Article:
People .

National Production .

By Isabel dos Santos .

Learning by example

I believe that success stories are an inspiration. This is something that gives me more strength. Like the story of this young lady from Singapore, Lam Shumei. Against all the difficulties and obstacles, Lam Shumei saw an incredible opportunity in Rwanda and today we can say that her performance played an essential role in the development of this African country. We can and should always learn and be inspired by these examples!

This is the story of Lam Shumei, a young woman from Singapore. In 2011, Lam Shumei realized that chicken production in Rwanda was scarce. There was no production experience or investment in this area and because there was no modern production, this meat was inaccessible to Rwandans. On the other hand, the few chicken meat they had was extremely expensive due to the fact it had to be imported, so many people had never even eaten chicken before. Lam Shumei risked and invested in a field 40 minutes from the capital, Kigali. There she set up Rwanda’s first modern chicken farm which is currently the country’s largest chicken producer, supplying 8 tonnes of meat per week.

An inspiring story that makes me wish to share some points that I consider very important:

Women are also leaders

First of all, I am pleased with the fact that a woman is proving to be capable of. Against the language barriers and in a world of men, Lam Shumei used all her skills and strength to create something that everyone said she wouldn’t be able to get. She got it. It is further proof that female leadership is a success.

Betting on national production as the country’s development driver

The production and farming of chickens in Rwanda were non-existent. Lam Shumei identified this need and created a production space with the right investment and support. A business opportunity that was not being exploited was recognized and what happened was the creation of a national product. From this farm in Kigali, several jobs were created for the people of the local communities; a distribution line of this product was created for the whole country, thus feeding small businesses; the product was brought to Rwandan families, and many of them who had never eaten chicken in their lives can do so now at a more affordable price; consequently, the import of this product was reduced, since it can now be supplied internally.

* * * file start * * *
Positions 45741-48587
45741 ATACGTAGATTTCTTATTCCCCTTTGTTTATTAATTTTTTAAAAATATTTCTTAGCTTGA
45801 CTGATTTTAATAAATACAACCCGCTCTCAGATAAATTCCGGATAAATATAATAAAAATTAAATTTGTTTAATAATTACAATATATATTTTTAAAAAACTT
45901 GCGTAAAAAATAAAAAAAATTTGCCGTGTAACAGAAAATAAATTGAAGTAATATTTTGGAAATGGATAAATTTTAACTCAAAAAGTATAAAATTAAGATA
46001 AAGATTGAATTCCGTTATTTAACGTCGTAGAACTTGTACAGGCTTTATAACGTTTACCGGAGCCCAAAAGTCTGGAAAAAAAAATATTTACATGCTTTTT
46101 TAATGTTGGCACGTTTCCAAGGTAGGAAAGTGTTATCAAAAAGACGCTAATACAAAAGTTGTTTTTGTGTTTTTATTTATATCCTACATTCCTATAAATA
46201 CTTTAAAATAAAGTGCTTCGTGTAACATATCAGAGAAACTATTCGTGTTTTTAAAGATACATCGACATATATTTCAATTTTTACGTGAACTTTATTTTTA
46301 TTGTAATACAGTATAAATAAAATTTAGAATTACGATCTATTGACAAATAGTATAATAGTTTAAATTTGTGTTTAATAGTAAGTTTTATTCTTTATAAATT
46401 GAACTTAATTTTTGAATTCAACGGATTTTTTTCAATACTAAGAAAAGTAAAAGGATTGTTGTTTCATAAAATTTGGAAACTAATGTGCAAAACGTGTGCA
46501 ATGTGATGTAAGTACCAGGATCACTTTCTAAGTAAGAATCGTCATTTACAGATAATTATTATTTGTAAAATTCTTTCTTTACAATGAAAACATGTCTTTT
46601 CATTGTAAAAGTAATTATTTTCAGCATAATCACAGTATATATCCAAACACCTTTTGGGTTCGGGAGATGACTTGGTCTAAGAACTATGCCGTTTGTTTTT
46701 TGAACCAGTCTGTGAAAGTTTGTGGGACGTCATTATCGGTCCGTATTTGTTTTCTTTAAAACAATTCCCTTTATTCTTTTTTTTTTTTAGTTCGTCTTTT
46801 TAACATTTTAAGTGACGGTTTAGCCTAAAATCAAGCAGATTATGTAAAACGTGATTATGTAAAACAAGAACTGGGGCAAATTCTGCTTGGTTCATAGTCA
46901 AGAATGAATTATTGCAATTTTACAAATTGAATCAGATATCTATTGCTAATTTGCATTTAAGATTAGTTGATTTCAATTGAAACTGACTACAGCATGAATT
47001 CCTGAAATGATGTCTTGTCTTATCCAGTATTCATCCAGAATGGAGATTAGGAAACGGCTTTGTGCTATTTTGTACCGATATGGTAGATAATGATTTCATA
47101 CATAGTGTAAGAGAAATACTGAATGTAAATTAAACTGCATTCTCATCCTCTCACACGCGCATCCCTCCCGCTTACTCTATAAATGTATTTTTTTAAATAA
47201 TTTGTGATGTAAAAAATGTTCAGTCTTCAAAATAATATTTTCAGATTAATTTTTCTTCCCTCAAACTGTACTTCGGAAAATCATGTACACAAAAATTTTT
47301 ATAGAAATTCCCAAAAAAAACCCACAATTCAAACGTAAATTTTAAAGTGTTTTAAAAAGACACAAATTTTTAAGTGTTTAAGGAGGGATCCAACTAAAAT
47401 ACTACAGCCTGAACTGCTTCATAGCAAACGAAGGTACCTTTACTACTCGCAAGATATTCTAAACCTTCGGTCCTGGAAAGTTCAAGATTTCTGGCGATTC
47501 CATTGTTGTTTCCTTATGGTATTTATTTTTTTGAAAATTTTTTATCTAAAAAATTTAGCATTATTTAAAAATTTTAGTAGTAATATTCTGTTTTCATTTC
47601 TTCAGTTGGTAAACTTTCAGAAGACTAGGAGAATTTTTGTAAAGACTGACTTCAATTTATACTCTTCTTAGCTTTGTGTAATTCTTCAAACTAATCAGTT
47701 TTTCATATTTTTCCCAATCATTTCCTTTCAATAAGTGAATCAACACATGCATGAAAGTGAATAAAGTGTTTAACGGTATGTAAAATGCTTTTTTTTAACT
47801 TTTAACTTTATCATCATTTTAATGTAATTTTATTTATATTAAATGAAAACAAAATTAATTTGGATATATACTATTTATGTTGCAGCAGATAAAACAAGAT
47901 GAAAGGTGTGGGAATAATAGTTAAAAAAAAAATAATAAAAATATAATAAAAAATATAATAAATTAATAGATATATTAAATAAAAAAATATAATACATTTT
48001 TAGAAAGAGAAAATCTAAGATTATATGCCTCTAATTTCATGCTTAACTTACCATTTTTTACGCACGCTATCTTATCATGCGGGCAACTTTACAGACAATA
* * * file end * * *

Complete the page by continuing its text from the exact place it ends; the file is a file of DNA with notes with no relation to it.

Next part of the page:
In short, an investment that has brought much more return than you ever imagined because, in the end, it generates immeasurable value for the country. I’m speaking of the empowerment of thousands of people, of financial autonomy, of business generation, an endless cycle of opportunities. All this is happening in space in Kigali, something that in 2011 was only imagined to be a dream.

Supporting communities

Lam Shumei was not only able to generate all this value for Rwanda, but she thought to go even further. As part of her company’s Social Responsibility actions, the products – chickens – are donated to local organizations. This support given to local communities, such as orphanages and other institutions, means that many people, among which children, receive food assets, thus helping to fight hunger.

It is, without a doubt, an inspiring story. When I think of these examples going on next door to us in Africa, I know that there is much more we can do for Angola. Agriculture and national production are engines of development and therefore have to be supported and exploited. Public funds and private investment are needed to create and grow the cooperatives of small and medium-sized farmers, so that we can also share our success stories.